Seven Keys for Effective and Consistent Bible Reading
By Dan Franklin
Consistent personal Bible reading is one of the most important and meaningful ways for believers to draw close to God. Through God’s Word we see His heart, we hear His voice, and we receive His guidance. Without God’s Word we are left to wander on our own, doing our best to try to figure out God, life, decisions, and the world.
Most Christians will agree on the importance of reading the Bible, and yet a huge number of Christians struggle to read with any consistency. We are too busy. We aren’t sure how to do it right. We don’t get anything out of it. We have tried, but it didn’t take. How is it that something we believe to be so important is something that we so rarely do?
There are no magic tricks when it comes to consistent Bible reading. That said, there are some ways that we can approach Bible reading that will help us immensely. In this post, I will highlight seven keys to effective and consistent Bible reading.
Have a Plan
People who successfully lose weight and get into shape do so by having a plan. They don’t come to the breakfast table and say, “What should I eat today?” They don’t show up at the gym and say, “I wonder what exercise I should do?” They find success when they plan in advance. They get certain groceries and plan out healthy meals. As soon as they arrive at the gym they start into their stretches and then their cardio and then their weights. If you are cultivating new habits, it is unrealistic to do so without a plan.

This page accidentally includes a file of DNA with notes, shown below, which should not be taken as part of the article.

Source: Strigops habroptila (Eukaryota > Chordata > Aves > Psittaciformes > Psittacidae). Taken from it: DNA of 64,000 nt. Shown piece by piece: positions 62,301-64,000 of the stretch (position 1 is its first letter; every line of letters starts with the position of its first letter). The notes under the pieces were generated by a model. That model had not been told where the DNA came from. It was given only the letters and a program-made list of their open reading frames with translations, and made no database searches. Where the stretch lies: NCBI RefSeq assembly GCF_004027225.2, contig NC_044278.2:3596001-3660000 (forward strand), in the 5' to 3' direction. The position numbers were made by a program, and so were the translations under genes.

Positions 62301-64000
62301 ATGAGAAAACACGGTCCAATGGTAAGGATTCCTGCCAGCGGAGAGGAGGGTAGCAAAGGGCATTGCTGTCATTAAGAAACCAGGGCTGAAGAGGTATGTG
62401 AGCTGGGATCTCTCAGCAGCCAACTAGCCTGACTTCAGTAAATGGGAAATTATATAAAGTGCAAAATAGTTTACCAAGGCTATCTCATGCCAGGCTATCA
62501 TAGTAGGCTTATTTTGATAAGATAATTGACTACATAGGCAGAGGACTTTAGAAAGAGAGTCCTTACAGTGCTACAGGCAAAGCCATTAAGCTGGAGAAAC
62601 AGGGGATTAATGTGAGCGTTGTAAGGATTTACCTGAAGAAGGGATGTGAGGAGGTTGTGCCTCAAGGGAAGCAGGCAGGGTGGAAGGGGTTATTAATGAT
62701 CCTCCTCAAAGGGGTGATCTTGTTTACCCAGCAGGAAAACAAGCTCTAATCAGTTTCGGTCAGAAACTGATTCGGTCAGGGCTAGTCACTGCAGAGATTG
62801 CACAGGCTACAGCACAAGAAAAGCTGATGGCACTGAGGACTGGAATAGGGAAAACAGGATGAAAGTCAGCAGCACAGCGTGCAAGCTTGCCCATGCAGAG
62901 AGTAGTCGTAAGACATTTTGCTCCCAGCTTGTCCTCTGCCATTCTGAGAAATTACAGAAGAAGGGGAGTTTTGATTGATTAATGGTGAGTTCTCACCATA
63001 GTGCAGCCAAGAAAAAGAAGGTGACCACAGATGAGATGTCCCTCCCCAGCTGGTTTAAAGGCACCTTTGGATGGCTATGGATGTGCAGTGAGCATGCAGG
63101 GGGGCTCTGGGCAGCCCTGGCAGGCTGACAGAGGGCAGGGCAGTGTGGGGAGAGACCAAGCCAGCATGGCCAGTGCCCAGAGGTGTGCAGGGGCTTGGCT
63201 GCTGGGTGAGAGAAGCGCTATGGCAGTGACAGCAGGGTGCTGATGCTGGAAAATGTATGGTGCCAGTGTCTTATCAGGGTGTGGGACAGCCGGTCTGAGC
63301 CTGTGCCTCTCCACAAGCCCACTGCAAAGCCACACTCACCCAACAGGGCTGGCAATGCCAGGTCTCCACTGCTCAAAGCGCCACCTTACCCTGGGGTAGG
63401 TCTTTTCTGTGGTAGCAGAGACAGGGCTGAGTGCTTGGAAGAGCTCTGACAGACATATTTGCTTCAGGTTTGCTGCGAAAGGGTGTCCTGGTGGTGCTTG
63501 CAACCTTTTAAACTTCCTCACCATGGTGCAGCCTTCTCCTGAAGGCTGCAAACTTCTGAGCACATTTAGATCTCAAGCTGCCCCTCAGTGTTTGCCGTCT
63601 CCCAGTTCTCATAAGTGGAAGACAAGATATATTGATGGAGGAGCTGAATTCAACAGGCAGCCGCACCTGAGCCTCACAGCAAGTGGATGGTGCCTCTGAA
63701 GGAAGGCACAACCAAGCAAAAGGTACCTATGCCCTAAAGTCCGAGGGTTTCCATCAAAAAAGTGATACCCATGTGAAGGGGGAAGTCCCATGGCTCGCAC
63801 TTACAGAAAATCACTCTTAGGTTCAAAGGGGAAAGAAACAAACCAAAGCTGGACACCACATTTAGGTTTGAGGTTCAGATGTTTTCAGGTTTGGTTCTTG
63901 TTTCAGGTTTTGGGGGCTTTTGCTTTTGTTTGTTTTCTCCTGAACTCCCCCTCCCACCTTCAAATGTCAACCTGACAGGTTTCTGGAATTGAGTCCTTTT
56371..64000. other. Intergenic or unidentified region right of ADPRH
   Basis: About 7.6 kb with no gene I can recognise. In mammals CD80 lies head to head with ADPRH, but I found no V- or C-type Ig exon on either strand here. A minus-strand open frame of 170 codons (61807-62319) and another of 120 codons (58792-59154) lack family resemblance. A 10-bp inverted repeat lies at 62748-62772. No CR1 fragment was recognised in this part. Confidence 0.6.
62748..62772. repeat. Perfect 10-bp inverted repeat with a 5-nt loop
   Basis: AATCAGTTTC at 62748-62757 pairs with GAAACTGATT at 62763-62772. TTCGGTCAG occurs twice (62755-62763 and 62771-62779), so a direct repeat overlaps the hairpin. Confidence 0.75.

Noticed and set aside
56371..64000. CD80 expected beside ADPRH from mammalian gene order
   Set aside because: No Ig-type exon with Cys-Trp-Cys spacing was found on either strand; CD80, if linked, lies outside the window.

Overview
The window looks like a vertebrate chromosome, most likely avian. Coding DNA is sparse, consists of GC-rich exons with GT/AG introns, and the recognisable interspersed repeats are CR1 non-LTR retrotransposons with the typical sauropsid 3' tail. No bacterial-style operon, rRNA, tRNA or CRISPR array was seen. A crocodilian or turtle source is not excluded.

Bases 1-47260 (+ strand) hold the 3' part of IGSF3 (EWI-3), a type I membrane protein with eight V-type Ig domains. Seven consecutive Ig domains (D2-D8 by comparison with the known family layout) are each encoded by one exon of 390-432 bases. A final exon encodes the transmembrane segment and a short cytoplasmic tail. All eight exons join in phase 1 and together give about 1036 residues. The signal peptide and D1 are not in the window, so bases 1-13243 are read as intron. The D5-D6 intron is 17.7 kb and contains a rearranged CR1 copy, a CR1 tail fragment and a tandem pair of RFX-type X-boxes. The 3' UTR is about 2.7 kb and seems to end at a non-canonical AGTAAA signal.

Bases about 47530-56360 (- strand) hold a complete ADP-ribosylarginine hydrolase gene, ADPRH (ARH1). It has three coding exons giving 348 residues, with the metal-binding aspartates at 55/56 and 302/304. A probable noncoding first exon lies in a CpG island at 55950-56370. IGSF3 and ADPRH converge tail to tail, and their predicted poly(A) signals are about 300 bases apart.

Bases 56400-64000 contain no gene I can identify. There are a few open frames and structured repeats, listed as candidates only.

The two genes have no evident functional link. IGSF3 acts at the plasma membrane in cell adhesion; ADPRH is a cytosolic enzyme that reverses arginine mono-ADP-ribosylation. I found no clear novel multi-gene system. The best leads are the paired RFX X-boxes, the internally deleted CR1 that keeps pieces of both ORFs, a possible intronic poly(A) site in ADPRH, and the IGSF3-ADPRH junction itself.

If you want to read the Bible consistently, have a plan. Don’t wake up and then decide whether or not to read. Decide in advance when and where and what you will read. Pick a time, pick a place, and pick a reading plan. At LBF Church we put out a new Bible Reading Plan every three months. This is not because our plan is the only good plan. It is simply because having a plan is better than not having one. Plan to read through the whole Bible in a year. Plan to read the Gospel of John one chapter per day. Plan to read through the Psalms, three at a time. There are plenty of good plans. Choose one. Don’t simply hope that you stumble into good habits. Make a plan in advance so that each day you are simply living out your plan.
Read a Unit
I know some people who, for their Bible reading, simply open up their Bible and then read a specific verse at random. While God is certainly able to work through this method, I would not recommend it. First of all, I already advocated for a plan. Second of all, don’t simply read one verse or a couple of verses. Read an entire unit. When we read books and articles, we usually don’t stop in the middle of the author’s thought. We read a whole chapter, or at least a whole paragraph. That way we get the author’s complete thought.
When reading the Bible, read a complete thought from the author. This often means reading an entire chapter. If not a whole chapter, however, this probably means at least that we read an entire paragraph. This allows us to experience the context and flow of the passage, instead of just looking at one verse out of context. When you read an entire unit, you are reminded that the Bible is not a magic book with spells and tricks. It is literature. It is a God-inspired book that is written with human methods. Read the whole psalm. Read the whole chapter. Read the whole thought. Read the whole unit.